Sometime during the night I must have answered or read a text or email that came in on Crackie; it was in my hand when it rang out at 4:30 a.m. on Friday morning and I actually threw it on the floor. It took me a minute to get a hold of it and turn the alarm off…the whole time Richard was sitting partially upright in the bed asking “What is it? What is it?” I had to laugh and I just said “Thank God Blackberry phones are built tough!” Holy cow…I hope this isn’t an indication of what the day was going to be like.
Richard and I were ready and waiting with our gear when Billy drove up. There was a little bit of fog in the air and the morning was on the warm and muggy side. The hunt this morning would not be a long one because Billy and I would be close to where the tom had been pitching down and a strut zone; Richard would be right in the area that the tom would have to cross to get to where he went on Thursday morning. The tom was not going to stay around long in this area.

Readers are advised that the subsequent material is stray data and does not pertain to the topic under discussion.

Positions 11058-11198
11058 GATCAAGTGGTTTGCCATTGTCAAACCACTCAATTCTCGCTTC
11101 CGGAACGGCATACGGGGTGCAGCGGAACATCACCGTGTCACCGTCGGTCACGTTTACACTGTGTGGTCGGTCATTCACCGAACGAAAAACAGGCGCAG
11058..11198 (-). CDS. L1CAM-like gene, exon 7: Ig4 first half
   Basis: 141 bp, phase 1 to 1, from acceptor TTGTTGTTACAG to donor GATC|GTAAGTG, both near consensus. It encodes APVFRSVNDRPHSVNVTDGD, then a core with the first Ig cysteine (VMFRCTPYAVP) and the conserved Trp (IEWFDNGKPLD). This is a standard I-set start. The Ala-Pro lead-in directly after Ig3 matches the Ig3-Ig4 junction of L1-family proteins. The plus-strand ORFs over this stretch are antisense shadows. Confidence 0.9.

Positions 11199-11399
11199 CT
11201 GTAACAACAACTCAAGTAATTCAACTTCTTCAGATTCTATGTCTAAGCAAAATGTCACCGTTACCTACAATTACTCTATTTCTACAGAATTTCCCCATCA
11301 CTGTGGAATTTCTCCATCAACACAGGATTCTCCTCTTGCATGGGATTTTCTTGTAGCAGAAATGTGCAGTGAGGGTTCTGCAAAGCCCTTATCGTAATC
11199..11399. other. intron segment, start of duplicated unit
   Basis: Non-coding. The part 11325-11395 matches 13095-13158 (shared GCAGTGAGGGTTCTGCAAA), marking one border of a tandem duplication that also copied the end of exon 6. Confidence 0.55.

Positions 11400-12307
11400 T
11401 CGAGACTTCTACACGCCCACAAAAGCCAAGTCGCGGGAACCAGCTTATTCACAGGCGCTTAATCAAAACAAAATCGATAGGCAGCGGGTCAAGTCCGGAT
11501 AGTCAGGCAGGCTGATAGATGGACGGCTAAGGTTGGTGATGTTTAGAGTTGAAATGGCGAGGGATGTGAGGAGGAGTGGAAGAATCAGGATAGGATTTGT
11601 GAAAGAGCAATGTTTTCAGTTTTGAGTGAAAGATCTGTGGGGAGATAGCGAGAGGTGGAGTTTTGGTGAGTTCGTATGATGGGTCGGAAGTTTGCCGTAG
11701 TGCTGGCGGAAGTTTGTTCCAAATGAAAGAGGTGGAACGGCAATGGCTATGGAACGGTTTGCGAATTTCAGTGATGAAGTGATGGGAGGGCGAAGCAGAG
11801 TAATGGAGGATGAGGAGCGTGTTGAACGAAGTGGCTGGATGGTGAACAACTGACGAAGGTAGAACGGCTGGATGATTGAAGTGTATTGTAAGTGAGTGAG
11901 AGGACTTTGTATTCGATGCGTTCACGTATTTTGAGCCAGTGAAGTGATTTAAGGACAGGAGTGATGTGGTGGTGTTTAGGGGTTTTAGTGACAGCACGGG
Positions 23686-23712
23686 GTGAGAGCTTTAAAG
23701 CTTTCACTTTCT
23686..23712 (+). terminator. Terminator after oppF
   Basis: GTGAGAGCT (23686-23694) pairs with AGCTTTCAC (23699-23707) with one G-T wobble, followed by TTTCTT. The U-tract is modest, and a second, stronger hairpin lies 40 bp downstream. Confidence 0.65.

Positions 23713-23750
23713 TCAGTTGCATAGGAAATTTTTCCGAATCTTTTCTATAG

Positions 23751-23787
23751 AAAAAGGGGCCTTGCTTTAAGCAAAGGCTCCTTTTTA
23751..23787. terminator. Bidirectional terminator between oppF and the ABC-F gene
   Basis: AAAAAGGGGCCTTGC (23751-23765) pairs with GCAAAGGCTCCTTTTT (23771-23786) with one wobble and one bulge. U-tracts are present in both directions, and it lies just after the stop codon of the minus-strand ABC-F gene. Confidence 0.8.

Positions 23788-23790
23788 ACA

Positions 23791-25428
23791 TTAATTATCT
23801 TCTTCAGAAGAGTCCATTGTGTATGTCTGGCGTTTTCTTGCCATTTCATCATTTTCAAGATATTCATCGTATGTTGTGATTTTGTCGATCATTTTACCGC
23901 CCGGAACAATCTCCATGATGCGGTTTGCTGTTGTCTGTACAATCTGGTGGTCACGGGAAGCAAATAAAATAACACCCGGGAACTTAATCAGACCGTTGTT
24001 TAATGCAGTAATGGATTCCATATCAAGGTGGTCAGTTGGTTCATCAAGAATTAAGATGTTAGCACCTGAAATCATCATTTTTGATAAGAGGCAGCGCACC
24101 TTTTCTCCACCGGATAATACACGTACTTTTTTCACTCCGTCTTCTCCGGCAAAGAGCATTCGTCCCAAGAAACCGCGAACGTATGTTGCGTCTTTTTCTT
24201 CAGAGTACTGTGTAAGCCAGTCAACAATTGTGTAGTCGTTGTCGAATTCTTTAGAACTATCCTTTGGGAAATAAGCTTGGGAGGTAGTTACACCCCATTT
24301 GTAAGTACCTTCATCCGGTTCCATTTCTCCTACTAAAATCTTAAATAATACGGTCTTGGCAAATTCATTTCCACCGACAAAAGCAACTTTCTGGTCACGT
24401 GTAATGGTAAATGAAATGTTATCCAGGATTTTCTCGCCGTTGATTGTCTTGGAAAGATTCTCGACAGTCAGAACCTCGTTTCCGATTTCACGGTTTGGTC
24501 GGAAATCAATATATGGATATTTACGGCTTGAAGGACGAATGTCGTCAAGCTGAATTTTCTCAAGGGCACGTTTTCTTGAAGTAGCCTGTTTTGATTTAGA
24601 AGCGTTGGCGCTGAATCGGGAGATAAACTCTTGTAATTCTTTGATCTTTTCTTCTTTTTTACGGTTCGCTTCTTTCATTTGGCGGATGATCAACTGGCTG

Billy parked the truck about 400 yards from the area and we quietly walked in. When we arrived at the fly down area, Richard parted ways with us and walked down the two-rut road to the opposite end of the fence line. The fence line ran between two pastures that Billy has on his hunting property. I wished Richard luck quietly and I followed Billy as quietly as I could across a blanket of dead leaves under several oak trees. Every step made a crackling crunch.
Billy held his hand up for me to stand still while he checked a tree base. Evidently he didn’t like what he found so we walked about 40 yards parallel to the road. Not sure what he was looking for, I fell back a little in case he turned back in search of the perfect spot. Finally he pointed to the base of a good sized oak tree. I sat with my right shoulder at the tree to enable a good 180 degree swing from the wooded area to the road. The only problem with this is that I blocked Billy’s view to the left. This would have to work.